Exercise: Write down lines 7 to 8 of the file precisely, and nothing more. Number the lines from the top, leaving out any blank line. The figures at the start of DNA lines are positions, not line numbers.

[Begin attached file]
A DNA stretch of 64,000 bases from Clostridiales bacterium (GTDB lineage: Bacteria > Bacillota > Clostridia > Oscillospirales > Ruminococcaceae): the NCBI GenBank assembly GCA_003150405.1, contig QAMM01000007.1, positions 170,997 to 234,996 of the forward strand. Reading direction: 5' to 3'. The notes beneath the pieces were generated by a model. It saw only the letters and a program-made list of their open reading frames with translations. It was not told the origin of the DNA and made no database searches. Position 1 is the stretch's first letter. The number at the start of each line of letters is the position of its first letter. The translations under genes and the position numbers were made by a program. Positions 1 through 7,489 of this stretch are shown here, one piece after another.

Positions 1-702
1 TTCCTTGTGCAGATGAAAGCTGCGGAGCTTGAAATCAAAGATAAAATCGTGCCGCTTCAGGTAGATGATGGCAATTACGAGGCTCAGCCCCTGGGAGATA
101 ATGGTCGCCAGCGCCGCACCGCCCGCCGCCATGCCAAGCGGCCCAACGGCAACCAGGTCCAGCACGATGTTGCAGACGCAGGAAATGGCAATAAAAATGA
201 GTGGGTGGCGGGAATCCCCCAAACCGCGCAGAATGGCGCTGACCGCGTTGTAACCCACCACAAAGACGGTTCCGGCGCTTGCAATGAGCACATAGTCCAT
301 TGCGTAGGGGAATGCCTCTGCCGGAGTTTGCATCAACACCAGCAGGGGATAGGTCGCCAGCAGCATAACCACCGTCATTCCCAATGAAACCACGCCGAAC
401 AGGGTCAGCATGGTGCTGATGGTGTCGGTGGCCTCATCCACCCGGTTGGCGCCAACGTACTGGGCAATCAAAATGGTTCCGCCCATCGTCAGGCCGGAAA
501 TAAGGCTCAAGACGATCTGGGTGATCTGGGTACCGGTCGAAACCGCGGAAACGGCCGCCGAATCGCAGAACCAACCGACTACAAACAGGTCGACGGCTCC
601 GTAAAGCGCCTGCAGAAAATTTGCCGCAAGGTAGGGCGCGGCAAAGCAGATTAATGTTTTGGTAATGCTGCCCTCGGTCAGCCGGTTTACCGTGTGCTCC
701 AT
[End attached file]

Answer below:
401 AGGGTCAGCATGGTGCTGATGGTGTCGGTGGCCTCATCCACCCGGTTGGCGCCAACGTACTGGGCAATCAAAATGGTTCCGCCCATCGTCAGGCCGGAAA
501 TAAGGCTCAAGACGATCTGGGTGATCTGGGTACCGGTCGAAACCGCGGAAACGGCCGCCGAATCGCAGAACCAACCGACTACAAACAGGTCGACGGCTCC